Raccoons
and the
City
Dweller
A raccoon primer for the city dweller copyright (c) 2021 Frania Shelley-Grielen.
All rights reserved.

Spring is in the air and the patter of little raccoon feet will soon be underfoot in NYC
parks. With the prospect of the new arrivals and with the Health Department’s
efforts underway to vaccinate raccoons against rabies in Riverside Park, Central
Park and Morningside Park, it might be opportune to review some basics on raccoon
behavior.

With all that snow still on the ground raccoons are not hibernating despite popular
belief. Exceptionally cold weather may keep them in their dens for prolonged
periods but they will continue to forage for food during the winter. Where food is in
short supply they exist on stored fat from the previous fall and summer. Raccoons
may lose over half their body weight over a winter and many raccoons will not
survive a harsh or long cold season, especially the youngest. They are nocturnal
animals and you can expect to see a raccoon anytime from sundown to sun up
with the occasional mother raccoon foraging for her young in daylight hours.

Breeding season for raccoons will vary depending on location but is generally
brought on by longer days and warming temperatures. In New York State
breeding season peaks in late January to February with cubs being born in the
months of March through May. The gestation period for a raccoon is about 2
months. Raccoon litters average 3-5 cubs or kits.

Raccoons are popularly known for their inquisitive and affable nature. Studies on
rabid raccoons often note that the animals display little or no symptoms. Although,
raccoons like most animals, will be aggressive when cornered or attacked. The
raccoon is also well known for its dexterity with skilled hand movements. It is now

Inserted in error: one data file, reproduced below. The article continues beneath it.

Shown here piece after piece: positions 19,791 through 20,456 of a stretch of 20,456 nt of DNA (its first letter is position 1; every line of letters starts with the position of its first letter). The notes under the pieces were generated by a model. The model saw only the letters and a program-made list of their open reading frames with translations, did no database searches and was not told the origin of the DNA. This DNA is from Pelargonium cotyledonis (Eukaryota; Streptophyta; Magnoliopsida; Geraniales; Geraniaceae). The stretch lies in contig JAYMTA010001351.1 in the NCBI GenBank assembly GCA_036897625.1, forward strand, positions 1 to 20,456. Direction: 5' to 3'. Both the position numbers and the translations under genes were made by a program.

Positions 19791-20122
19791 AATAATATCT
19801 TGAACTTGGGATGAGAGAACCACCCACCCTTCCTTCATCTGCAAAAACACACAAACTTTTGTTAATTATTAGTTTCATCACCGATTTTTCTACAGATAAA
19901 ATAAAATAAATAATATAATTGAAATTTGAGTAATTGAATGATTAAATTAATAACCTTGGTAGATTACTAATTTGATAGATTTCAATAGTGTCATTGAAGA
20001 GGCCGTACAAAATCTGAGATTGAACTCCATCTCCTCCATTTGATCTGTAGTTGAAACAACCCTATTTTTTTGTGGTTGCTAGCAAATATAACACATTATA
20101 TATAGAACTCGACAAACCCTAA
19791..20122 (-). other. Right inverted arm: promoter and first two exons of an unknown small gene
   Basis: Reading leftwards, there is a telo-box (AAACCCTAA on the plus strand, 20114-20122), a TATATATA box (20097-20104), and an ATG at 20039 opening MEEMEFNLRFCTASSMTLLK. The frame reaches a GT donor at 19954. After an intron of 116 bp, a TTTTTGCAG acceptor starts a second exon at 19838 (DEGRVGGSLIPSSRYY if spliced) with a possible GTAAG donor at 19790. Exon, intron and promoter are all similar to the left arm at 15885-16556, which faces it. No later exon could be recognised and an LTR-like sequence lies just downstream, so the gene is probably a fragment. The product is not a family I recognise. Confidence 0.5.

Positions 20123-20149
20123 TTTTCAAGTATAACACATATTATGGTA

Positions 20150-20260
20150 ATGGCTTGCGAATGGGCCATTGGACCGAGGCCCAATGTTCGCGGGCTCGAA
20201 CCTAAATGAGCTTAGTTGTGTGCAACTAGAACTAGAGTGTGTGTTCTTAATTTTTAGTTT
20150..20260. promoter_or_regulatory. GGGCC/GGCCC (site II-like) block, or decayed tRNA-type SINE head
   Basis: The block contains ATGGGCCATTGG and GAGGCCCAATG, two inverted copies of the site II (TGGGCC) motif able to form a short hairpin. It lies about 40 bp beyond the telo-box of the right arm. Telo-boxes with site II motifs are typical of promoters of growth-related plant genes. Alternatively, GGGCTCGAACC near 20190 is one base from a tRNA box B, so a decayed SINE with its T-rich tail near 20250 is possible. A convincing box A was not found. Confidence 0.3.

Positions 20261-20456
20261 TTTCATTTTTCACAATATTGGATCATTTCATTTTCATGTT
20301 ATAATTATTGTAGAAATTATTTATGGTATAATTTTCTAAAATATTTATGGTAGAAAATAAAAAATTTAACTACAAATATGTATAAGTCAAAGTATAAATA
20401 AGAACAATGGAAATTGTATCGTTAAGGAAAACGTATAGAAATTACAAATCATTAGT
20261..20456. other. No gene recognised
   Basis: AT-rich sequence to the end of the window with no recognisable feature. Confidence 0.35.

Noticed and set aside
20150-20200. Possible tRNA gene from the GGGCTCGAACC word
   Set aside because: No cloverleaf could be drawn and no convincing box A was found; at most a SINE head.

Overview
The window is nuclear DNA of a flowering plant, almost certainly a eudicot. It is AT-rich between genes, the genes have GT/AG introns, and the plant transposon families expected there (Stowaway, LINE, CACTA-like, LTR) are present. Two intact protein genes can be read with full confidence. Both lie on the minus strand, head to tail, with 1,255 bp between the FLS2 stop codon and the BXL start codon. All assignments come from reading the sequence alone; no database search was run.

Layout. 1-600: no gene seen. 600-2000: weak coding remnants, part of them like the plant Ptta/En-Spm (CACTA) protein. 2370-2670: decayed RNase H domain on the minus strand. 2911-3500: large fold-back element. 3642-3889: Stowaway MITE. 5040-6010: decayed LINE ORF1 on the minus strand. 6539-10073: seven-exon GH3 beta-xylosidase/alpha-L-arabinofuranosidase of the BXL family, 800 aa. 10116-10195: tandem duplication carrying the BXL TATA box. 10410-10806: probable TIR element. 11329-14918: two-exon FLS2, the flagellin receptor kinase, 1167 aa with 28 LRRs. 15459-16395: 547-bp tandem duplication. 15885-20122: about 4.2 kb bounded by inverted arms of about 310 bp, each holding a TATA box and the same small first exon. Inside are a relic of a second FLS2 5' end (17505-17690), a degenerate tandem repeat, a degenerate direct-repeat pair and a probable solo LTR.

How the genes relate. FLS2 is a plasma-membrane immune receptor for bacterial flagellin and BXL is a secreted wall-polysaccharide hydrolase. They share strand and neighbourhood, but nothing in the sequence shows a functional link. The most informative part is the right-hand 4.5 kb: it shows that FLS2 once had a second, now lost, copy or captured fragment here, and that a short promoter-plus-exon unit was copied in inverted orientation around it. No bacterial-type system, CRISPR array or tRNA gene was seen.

known that raccoons do not wash their food to clean it but to “enjoy” handling it.

A study by Sieber documented communication between mother and young.
Maternal vocalizations called “chitters” are directed at the cubs, who respond by
whistling. Chitters are employed to draw attention to food or to alert the cubs to
her approach. Whistling is more common when cubs are nestlings and heard less
as they are more and more able to navigate on their own. While a mother may
chitter to her cubs to follow her out and about the cubs will usually follow quietly.
Sieber’s study was significant in finding that chitters and whistles are unique to
individuals. Basically, mother and young recognize each other’s own communiqués.

Raccoons are weaned between the end of their second month through their fourth
month. Cubs stay with their mother until at least nine months of age and usually
will den with her for their first winter. Male raccoons do not nest with mothers or
their cubs and can actually be a danger to their own young.

In urban areas, like New York City, food for an opportunist like the raccoon is
plentiful. Our garbage offers a bounty for the animals. Raccoons are picky eaters if
circumstances allow. Scientific articles on the species note the animals in the wild
seem to prefer berries, nuts, seeds along with crayfish and crabs. The NYS DEC
reports that raccoons target corn and watermelon on farmlands. Anecdotal reports
of raccoons dining on pet food are common. So far there is little information as to
what is the preferred “trash” diet of the urban raccoon.

Studies on the home range of a city raccoon have found they are more likely to be